You can find fashion blogger Meghan Jones in her kitchen, painting in flannel jammies and wearing a pair of Coors Light socks. “There’s nothing glamorous about my painting attire, but I feel like I’m covered in paint all the time,” Jones says. The California-import moved to Texas and fell in love with the state and a boy. Eventually, the Studio Art major at Texas Christian University migrated east to Dallas. She cemented her Dallasite card when she met husband Walker Young, a Southern Methodist University law student, at the Rustic on a night out. After appearing on frog-disguised-as-a-prince reality show “I Want to Marry Harry”, morning talk show The Broadcast and radio show Zazza Mornings, Jones turned art from a side hustle to her main hustle. Her typical day involves about 19 hours of painting, a little break for lunch and the Peloton, and plenty of coffee.
Why did you leave radio-TV?
My shows were canceled. I was in a non-compete, so after not doing it for two years, my life just kind of took a different path. I got married, and the art started taking off. I honestly think everything happened for a reason, because I’m really happy where I am now.
How did you transition into being a full-time artist?
I did a few pieces for girlfriends and for my own home, and I posted them to Instagram. People saw them. I started at one piece a month, then 10 pieces a month. Now, I’m at 50 pieces this month. That’s really exciting.
What’s next for you?
I would like to keep doing what I’m doing, just keep building my business and take on even more clients. I’d love to end up in hotels and restaurants.
How would you describe your artistic style?
Very fun, vibrant pop art. The goal of my art is to make people smile and just to brighten up people’s day.
Who is your artistic inspiration?
Andy Warhol, for sure.
Why do you think pop culture is an important form of art?
It’s interesting making something that we see every day, like Andy Warhol’s Campbell’s soup cans. I want to do a couple of Kardashian pieces. You can’t go to the supermarket without seeing at least four of them on a cover of a tabloid. You can’t turn on a Sunday news show without seeing them. The idea of turning something mass-produced into art is interesting.
How do you choose what to paint?
I like to work with my clients on mixing and matching patterns or colors or items. As far as pieces I do for myself, I like to do polls on Instagram. It’s a fun way to get my followers engaged.
What one place has most influenced your art?
My husband and I went to Southeast Asia on our honeymoon. Every resort we stayed at had tons of koi fish, and you’ll see koi fish in a lot of my pieces. The Drottningholm Palace in Stockholm has a Chinese palace within the palace, and that inspired a lot of my work.
What is your favorite piece?
I did a really fun portrait of my dog as Queen Elizabeth I. It just makes me giggle whenever I walk by it in the hall.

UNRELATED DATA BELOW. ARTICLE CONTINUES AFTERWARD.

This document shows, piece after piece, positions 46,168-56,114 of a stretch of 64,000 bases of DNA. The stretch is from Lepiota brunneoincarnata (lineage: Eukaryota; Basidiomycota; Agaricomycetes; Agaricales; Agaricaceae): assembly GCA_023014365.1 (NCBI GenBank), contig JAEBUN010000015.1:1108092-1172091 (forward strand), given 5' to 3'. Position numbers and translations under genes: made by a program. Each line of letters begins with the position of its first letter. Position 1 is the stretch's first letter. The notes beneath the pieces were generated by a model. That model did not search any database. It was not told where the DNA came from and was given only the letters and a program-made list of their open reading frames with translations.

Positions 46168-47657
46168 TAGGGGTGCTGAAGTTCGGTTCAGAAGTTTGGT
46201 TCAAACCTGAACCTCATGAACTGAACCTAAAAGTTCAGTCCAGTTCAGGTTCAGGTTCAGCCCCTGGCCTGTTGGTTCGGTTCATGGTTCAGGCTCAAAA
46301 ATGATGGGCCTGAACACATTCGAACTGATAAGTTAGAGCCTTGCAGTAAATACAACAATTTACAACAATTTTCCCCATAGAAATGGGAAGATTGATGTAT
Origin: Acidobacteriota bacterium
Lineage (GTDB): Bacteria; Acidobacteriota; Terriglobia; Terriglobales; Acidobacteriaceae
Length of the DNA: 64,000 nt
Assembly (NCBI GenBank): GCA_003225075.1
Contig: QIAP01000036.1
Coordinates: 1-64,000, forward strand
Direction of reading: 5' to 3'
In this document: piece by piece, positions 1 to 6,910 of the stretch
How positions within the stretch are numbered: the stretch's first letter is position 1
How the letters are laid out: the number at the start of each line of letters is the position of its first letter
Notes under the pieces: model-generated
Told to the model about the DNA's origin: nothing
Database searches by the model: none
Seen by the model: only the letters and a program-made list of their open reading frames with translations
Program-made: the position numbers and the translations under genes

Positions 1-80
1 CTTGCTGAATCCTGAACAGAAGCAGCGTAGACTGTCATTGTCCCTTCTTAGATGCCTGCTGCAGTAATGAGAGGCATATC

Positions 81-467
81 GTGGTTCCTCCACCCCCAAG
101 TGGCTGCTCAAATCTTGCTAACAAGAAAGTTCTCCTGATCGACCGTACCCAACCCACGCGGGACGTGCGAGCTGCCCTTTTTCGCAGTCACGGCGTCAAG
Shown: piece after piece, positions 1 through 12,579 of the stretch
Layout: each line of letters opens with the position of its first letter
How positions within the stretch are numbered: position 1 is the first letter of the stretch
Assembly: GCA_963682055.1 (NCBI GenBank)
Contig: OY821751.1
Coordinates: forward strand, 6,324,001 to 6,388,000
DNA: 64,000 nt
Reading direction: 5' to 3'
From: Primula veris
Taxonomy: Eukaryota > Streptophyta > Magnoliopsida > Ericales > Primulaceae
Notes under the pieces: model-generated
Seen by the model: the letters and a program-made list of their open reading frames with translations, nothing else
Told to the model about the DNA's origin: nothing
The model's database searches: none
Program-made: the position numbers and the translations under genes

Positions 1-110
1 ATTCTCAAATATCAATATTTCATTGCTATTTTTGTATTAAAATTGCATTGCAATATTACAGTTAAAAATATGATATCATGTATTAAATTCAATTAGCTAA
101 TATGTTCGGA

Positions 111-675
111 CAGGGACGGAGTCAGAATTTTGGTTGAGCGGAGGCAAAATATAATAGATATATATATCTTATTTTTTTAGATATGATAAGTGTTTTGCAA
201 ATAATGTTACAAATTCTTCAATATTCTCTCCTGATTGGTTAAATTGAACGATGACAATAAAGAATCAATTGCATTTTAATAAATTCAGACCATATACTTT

What does a Meghan Jones cost?
I can really hit everyone’s price point from the low-end of about $150 and the high end of about $5,500.
How long have you been studying art?
Since I was a little girl, my mom would give me a sketch pad just to keep me quiet and occupied. It’s been something I’ve been doing since diapers. Every summer I did art camps. At TCU, I studied art.
If you have kids, how do you plan on incorporating art into their lives?
I remember sitting down with my grandfather at a very young age and drawing with him. I want to do that with my kids from a very young age, whether it’s finger-painting in the backyard or taking them to museums. It’s really important to have art in kids’ lives. It just makes you a better person, a more knowledgeable person, a more worldly person.
What do you love about Dallas’ art scene?
You get a big-city feel but also really small-town feel. I think that translates into the art scene. Dallas is a really great place for supporting local artists, local vendors, local craftsmen.
How has your art style evolved?
At first, I was scared to do pieces that I just made in hopes of selling. I was only comfortable doing commission pieces, but I’ve gotten more confident in my work. It’s given me the ability to step out of my comfort zone.
Who are contemporary artists you’re watching?
Love Ashley Longshore. She’s such a super-hot artist right now. There are some Bay Area artists that I think are super-cool.
What are pieces that bring you comfort or inspire joy?
“The Birth of Venus” is my absolute favorite piece. One of my favorite experiences is going to see “Liberty Leading the People” in Paris and then afterwards going to see Eugène Delacroix’s grave. It was a very full-circle moment to me.
What’s your favorite city for art?
What Dallas is doing with murals all over the city is super-cool. Stockholm is my favorite city in the world. When I’m there, I love going antiquing, and I have pieces from the 1600s. They aren’t famous pieces: it’s probably some grandpa’s piece that was found in an attic and sold to an antique store. I think there’s a beauty in art from everyday people.
What do you think about women and the art world?
It’s definitely changed, but I think there’s still room for growth just like any other area. Female artists just don’t sell for as much as male artists. We need to keep getting out there making amazing work and showing off our talents. Eventually, we have to be recognized.
This interview has been edited for clarity and brevity.
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